Cuba Agriculture Tour
Although only 90 miles off the coast of Florida, Cuba will remind you of a simpler time that is a distant memory to American culture.
• A welcoming, unique culture comprised of friendly people with remarkable ingenuity
• Thriving farm-to-table practices and sustainable agriculture including tobacco, fruits and vegetables.
• Simple accommodations with heartfelt service
• Extraordinary history and landscapes
• The staple of Cuban transportation: an astounding number of US-made classic cars circa, 40s and 50s, and the creativity that has kept them running!
Cuba is one of the safest countries in the world, as everything is monitored tightly. Be prepared for slower service due to restrictions on tourist services, different ways of thinking, other standards of time, and digital connection constraints. As in any trip to a foreign country, be refreshed by the differences and surprised by the resourcefulness of this unique culture. This tour is fully escorted by professionals.
Cuba’s agriculture has suffered since the early 90s. The fall of the Soviet Union and other communist countries led to a shortage of seed, fertilizer and other chemicals. By necessity, the development of organic and sustainable agriculture followed. Today, state run operations continue to be secretive, but one gains a good insight of the operations just by driving past them. The farms visited on this tour are small, privately owned farms that provide food and jobs to local people. It is not uncommon to meet a doctor or engineer running or working on a local farm.
Maximum of 12 travelers per tour, call today to reserve your spot!
Cuba Agriculture Tour Itinerary
Cuba has been closed off to the non-communist world since 1961. In 2016, the first scheduled commercial flight between the US and Havana was an American Airlines flight that landed on November 28, just a few days after Fidel Castro died. There are a selection of flights from the US, and Trump Tours will be happy to assist you with flight reservations. Trump Tours will also provide all information needed to secure your visa (US $50) and other necessary paperwork. Be sure to pack some patience in your bag, because the Havana airport is not yet outfitted for multiple airplane arrivals. After exiting baggage claim, you will be transferred to the hotel located in a luxurious residential area. You will be joined by a Cuban tour manager as well as a Trump Tours tour manager. The hotel has a resort feel with large swimming pool, bar, spa, gym, several restaurants and nightly entertainment. Walking tour of Old Havana, a UNESCO world heritage site, located within the old city walls. Havana was founded in 1519 by the Spanish who preferred a protected natural harbor to anchor their galleons between the Olde and New World. Havana—and the rest of Cuba—is still caught in that juxtaposition. See the San Cristobal Cathedral, built in 1748, stroll along the narrow, cobblestoned streets passing from plaza to plaza. Even though the area is from colonial times, you will see that many people (said to be about 60,000) live in this area, and there are even some housing projects for the elderly. Welcome reception with group introductions and briefing about the trip. Buffet dinner at hotel.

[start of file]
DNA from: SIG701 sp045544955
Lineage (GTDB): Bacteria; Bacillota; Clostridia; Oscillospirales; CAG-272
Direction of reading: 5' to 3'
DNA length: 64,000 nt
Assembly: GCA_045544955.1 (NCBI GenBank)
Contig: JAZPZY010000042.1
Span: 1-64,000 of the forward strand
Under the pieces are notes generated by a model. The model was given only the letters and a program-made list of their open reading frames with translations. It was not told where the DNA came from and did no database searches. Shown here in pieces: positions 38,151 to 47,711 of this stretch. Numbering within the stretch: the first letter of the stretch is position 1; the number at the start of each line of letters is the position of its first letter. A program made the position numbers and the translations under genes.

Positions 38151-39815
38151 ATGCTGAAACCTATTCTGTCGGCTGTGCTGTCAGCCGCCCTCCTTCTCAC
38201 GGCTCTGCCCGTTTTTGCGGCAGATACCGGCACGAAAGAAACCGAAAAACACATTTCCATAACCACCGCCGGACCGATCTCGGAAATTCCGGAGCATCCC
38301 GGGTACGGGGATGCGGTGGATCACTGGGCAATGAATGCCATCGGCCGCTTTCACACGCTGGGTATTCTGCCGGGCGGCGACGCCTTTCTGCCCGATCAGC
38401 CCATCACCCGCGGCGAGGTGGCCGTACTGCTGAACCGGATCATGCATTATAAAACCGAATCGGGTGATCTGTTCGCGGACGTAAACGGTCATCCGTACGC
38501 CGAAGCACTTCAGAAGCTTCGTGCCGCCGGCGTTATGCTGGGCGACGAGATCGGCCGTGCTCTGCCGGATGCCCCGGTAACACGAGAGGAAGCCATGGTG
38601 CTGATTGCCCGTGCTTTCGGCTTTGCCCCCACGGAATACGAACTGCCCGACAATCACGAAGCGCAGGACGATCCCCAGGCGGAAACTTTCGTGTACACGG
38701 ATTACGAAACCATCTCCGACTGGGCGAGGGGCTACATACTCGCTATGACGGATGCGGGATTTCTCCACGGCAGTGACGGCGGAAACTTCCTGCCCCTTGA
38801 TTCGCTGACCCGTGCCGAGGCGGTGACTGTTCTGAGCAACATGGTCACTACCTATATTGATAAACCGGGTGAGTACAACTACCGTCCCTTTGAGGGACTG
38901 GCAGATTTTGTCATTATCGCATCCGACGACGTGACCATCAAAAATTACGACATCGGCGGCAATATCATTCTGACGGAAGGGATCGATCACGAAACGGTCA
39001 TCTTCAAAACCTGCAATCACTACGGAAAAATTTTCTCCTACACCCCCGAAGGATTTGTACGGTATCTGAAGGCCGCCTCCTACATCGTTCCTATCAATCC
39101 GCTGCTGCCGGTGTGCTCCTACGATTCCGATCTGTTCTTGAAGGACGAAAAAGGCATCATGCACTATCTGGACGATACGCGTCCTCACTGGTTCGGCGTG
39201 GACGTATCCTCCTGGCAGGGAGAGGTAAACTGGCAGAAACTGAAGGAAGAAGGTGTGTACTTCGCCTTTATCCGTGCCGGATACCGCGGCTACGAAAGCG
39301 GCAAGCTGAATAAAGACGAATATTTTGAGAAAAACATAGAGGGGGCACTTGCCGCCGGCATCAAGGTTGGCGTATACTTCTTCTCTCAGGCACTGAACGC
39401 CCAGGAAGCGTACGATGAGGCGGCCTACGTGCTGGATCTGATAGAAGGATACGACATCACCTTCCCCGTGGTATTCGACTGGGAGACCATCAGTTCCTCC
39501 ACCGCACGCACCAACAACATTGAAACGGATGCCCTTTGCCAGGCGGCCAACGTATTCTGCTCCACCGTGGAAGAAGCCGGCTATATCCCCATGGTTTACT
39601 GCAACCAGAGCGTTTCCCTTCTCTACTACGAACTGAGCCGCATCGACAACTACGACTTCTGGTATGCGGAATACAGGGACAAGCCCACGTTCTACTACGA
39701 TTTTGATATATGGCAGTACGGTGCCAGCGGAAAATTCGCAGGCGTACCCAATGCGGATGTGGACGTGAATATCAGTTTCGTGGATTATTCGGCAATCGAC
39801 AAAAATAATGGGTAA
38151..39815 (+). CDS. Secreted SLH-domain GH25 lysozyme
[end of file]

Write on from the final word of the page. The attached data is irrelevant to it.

People to people focus: Learn about health care, housing projects, school system and elderly care. This morning, visit local food markets to discover how Cubans buy their food. Cubans have access strictly to in season items, so quantity tends to be adequate but the variety is lacking. This morning visit a local organaponico, created during the food shortage crisis that happened after the fall of the Soviet Union and other countries in the early 1990s. The organaponico was started on fallow ground on the outskirts of Havana, to provide locally grown food. It was a way for the growers to support themselves and fill a gap in the food shortage. Today it is a thriving operation. Lunch nearby. Continue to Trinidad, over 500 years old, known as one of the best preserved colonial towns in the Caribbean. The town’s wealthiest times were in the mid-1800s when Europe had a sweet tooth and the rich soils produced sugar cane for export. Large cobblestones used to weigh down ships during the triangle trade period were left in Trinidad and subsequently used for building streets and structures. Trinidad is also UNESCO world heritage protected; this designation along with investment monies have preserved the 200 year old buildings. The Caribbean whitewash colors of pinks, turquoises, corals, limes and yellows add to the charm and history. Check into your casa particulares (within ten minutes – an uphill walk from the central square) where you will spend the next three nights. A casa particulares is a unique result of home owners being allowed to transform their dwellings into bed and breakfast accommodations. The law limits up to four rooms, so the group might be split amongst a few casas. Each bedroom has its own bathroom, and the hostess serves breakfast each morning. This evening’s dinner will be served at the casa and will give everyone a chance to interact, meet local people and learn about the local culture.